Chemicals in upper soil are dissolved and carried to lower layers, and in some cases, groundwater

Limiting Factor

Single factor that limits the growth, abundance, or distribution of the population of a species in an ecosystem

Loams (3)

Soils containing a mixture of clay, sand, silt, and humus. Good for growing most crops.

Net Primary Productivity (NPP)

Rate at which all the plants in an ecosystem produce net useful chemical energy

Nitrogen Cycle

Cyclic movement of nitrogen into different forms of nitrogen from the environment to organisms and then bak to the environment

Nitrogen Fixation (2)

Process of combining nitrogen gas with hydrogen to form ammonia; Process of combining nitrogen gas with hydrogen to form ammonia, process in which bacteria convert nitrogen gas into nitrogen compounds plants can use to make proteins

Percolation (3)

the slow passage of a liquid through a filtering medium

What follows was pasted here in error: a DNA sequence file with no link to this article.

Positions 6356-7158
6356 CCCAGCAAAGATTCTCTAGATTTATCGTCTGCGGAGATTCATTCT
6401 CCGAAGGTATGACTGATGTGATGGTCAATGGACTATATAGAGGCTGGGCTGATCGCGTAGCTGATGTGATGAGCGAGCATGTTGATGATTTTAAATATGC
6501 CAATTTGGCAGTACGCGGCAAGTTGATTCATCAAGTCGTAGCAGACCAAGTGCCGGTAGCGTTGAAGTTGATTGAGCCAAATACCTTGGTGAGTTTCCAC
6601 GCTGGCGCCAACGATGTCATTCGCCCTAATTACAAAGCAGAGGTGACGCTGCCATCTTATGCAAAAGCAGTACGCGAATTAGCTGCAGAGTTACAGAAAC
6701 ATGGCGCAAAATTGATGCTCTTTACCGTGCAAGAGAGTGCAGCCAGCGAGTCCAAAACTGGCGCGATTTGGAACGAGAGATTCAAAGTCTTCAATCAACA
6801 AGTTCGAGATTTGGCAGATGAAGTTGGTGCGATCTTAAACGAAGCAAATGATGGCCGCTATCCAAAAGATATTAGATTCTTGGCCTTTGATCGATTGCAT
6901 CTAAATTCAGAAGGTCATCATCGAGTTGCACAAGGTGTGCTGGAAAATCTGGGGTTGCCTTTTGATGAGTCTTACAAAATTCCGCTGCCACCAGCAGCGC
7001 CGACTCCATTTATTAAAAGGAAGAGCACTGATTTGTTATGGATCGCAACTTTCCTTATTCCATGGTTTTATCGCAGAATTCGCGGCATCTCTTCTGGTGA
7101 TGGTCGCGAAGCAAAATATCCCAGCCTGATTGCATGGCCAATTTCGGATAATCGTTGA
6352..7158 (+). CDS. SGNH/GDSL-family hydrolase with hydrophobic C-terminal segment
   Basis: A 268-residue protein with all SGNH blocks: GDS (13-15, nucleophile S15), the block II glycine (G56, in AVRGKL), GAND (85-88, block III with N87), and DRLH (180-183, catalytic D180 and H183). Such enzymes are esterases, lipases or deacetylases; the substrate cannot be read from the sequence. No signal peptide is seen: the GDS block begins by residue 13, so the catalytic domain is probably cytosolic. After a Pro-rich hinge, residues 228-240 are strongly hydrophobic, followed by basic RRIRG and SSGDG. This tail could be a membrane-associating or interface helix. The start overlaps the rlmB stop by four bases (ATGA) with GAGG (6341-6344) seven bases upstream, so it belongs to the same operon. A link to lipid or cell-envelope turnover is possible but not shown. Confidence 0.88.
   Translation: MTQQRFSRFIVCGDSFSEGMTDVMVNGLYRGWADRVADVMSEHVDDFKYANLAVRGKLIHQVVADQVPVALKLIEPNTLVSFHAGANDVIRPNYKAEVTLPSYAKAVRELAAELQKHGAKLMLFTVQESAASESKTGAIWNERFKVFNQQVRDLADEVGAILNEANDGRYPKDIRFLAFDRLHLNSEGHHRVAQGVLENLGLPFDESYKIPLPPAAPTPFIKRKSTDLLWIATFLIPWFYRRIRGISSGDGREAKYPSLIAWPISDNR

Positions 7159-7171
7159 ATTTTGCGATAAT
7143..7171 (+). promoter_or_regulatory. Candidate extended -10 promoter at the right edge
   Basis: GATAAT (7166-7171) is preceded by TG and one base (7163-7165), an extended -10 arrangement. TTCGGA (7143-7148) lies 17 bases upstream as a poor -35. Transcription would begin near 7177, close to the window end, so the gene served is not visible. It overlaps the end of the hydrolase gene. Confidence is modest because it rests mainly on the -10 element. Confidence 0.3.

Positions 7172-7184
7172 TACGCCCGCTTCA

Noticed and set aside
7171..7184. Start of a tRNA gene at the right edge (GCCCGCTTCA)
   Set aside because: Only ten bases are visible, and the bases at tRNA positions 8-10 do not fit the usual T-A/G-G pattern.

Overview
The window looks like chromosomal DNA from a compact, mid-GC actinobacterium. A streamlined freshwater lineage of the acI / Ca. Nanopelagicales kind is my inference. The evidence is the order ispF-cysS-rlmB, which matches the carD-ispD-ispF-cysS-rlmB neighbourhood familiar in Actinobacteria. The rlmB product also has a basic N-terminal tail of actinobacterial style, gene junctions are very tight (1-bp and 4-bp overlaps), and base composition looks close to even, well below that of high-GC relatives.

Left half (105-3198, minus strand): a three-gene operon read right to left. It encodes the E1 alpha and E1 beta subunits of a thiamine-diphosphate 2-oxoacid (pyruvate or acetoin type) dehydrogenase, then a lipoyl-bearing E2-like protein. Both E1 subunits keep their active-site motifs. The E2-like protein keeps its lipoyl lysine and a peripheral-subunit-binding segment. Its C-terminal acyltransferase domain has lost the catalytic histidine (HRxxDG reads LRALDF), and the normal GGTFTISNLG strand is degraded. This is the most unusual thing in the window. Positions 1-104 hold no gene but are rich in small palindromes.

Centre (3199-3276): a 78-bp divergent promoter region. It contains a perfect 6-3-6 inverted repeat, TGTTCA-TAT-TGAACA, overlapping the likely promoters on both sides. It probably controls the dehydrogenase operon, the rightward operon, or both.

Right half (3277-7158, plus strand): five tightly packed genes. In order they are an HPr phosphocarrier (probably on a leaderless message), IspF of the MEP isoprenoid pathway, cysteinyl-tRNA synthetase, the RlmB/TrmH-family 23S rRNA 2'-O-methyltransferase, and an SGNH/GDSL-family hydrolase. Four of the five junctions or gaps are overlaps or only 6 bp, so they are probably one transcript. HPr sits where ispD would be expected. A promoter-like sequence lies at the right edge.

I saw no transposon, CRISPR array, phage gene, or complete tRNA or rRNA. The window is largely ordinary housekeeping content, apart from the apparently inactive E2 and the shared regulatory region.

EX. Rainwater filters into the soil


Ability of rock or soil to transmit fluid

Phosphorus Cycle

Movement of phosphorous in different chemical forms from the environment to organisms then back to the environment

Photosynthesis (2)

Only occurs in green plants. Radiant energy from the sun is used to combine carbon dioxide and water to produce oxygen, carbohydrates (glucose), and other nutrient molecules


Group of organisms of the same species living within a particular area


Percentage of space between the grains that compose a rock


water (droplets, sleet, hail, snow) that falls from the atmosphere falls to the ground

Primary Consumer

Organism that feeds directly either on all parts of plants (herbivore) or on other producers